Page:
Searching the Heart

parashas Tzav 5782

“Fire shall be kept burning u[on the altar continually; it shall not go out.”

– Leviticus 6:6, JPS 1917 Tanach

To connect with the L’RD (deveykus) on a continual basis, we need to engage every facet of ourselves – our thought, speech, and behavior – in an effort to enhance the light within us. This is denoted in the manner that many Jewish people pray while standing, swaying back and forth. Symbolically, this may also be understood to represent the ner tamid – eternal flame that was kept burning on the mizbeach (altar). Thus, we should also keep the fire of devotion lit in our hearts for H’Shem both day and night.

The ner tamid (eternal light), represented by the light above the ark in a synagogue, brings us even closer to an understanding of what H’Shem desires of us. In the Zohar, the “everlasting fire,” that is to be kept continually burning on the mizbeach (altar), alludes to the divine light of the soul (Tikkunei Zohar 74a). As expressed elsewhere, “The spirit [neshama] of man is the lamp of the L-RD” (Proverbs 20:27).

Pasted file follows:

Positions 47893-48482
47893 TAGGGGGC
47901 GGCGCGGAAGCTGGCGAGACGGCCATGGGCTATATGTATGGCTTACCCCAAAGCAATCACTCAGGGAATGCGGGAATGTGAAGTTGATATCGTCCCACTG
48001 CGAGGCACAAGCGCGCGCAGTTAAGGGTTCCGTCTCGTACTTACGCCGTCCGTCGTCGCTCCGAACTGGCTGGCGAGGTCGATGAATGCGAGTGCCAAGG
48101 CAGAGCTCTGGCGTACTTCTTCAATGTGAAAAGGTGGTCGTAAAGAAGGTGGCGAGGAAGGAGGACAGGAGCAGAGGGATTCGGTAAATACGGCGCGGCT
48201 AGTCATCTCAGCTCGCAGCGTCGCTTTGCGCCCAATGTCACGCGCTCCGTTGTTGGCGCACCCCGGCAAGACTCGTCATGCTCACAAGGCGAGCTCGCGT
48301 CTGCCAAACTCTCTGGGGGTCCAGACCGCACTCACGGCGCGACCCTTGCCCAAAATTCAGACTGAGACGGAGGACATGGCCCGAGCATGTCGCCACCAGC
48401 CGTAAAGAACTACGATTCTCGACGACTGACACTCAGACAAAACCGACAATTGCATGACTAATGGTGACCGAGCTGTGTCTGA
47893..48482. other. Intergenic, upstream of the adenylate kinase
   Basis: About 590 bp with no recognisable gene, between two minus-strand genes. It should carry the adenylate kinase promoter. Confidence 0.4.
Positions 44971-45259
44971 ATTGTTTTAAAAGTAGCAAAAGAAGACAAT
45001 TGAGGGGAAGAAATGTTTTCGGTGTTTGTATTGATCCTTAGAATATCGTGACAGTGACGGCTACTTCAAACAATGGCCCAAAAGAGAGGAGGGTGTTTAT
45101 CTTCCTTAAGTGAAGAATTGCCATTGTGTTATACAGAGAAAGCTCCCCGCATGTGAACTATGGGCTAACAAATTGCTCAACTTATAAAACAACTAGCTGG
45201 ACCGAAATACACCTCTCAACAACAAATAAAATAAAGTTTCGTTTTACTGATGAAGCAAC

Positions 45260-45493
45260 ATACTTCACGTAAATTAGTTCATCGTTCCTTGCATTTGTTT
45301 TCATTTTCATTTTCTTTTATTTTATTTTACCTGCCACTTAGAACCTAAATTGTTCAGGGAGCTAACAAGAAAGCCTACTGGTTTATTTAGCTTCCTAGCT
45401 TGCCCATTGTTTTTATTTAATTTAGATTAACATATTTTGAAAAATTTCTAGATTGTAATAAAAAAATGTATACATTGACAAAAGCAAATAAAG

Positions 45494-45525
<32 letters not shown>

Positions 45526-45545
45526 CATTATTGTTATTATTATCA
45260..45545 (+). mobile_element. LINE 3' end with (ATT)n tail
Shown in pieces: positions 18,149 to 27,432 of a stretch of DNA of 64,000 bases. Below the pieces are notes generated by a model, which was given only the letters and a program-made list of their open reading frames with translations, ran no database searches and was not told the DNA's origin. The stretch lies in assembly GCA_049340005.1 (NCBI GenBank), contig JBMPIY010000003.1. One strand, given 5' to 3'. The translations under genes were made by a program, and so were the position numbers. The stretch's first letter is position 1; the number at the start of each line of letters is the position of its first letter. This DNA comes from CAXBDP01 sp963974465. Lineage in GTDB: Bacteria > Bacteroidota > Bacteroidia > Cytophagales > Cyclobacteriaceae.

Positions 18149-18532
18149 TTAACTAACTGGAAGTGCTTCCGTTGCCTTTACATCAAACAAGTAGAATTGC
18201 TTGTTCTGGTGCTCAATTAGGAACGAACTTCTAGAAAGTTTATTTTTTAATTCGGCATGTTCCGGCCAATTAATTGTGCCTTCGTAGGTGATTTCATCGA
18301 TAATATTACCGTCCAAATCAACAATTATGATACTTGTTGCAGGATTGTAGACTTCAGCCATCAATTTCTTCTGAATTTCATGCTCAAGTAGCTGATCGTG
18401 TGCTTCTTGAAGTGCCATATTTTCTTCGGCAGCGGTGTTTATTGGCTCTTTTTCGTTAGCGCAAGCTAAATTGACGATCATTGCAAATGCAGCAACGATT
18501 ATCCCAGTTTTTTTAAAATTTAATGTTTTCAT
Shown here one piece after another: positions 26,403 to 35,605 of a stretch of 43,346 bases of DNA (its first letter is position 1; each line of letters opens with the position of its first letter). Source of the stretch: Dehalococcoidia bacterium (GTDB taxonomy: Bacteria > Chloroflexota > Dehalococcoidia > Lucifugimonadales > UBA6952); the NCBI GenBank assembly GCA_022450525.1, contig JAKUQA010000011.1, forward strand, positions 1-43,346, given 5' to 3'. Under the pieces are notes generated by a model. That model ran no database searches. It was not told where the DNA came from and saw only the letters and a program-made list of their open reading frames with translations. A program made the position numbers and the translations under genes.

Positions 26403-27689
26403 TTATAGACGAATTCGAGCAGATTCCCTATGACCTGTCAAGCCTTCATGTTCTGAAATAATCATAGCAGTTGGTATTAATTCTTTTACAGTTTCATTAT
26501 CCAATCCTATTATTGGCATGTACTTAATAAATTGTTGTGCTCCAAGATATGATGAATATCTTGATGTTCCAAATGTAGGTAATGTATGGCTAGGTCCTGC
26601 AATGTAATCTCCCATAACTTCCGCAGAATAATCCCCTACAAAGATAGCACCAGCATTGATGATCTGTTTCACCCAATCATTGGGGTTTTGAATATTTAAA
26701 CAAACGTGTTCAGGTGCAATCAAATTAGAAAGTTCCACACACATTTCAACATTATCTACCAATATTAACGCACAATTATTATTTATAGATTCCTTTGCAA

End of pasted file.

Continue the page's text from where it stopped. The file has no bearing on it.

In like manner that a candle may be used to lighten a dark room, when searching for some lost object, man’s spirit is enlightened by H’Shem, in order to search all the inner nature of man, to bring to light faults, and negative character traits, as well as sins that might otherwise go unnoticed. This is of paramount importance, especially in consideration of negative thoughts that may often go unchecked. Akin to the olah offering that could be brought to atone for sinful thoughts, and was kept burning on the mizbeach, we may benefit from a continual focus on guarding our thoughts, subjecting them to the light of truth.

“Above all that thou guardest keep thy heart; for out of it are the issues of life.”

– Proverbs 4:23 JPS 1917 Tanach